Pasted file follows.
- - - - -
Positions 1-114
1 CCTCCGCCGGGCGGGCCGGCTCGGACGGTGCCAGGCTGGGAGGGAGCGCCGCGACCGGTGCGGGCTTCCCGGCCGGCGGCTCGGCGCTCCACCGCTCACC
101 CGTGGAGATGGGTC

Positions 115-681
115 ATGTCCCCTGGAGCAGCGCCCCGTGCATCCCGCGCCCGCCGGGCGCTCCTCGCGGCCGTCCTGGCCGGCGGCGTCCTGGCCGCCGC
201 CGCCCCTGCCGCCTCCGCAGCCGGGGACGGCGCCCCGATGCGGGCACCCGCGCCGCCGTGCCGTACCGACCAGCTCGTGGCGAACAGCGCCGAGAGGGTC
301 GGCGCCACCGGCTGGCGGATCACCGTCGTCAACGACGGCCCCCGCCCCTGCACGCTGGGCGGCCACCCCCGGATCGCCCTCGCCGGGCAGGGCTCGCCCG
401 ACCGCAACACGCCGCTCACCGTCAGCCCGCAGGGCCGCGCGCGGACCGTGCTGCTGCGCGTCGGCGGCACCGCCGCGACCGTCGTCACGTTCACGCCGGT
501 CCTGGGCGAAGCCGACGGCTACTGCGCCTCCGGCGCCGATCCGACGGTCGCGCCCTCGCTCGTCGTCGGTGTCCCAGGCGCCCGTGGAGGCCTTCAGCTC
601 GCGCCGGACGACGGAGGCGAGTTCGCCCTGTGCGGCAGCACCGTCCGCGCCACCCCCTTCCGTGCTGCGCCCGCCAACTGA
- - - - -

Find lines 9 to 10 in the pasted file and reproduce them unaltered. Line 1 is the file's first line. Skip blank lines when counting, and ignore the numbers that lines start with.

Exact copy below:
501 CCTGGGCGAAGCCGACGGCTACTGCGCCTCCGGCGCCGATCCGACGGTCGCGCCCTCGCTCGTCGTCGGTGTCCCAGGCGCCCGTGGAGGCCTTCAGCTC
601 GCGCCGGACGACGGAGGCGAGTTCGCCCTGTGCGGCAGCACCGTCCGCGCCACCCCCTTCCGTGCTGCGCCCGCCAACTGA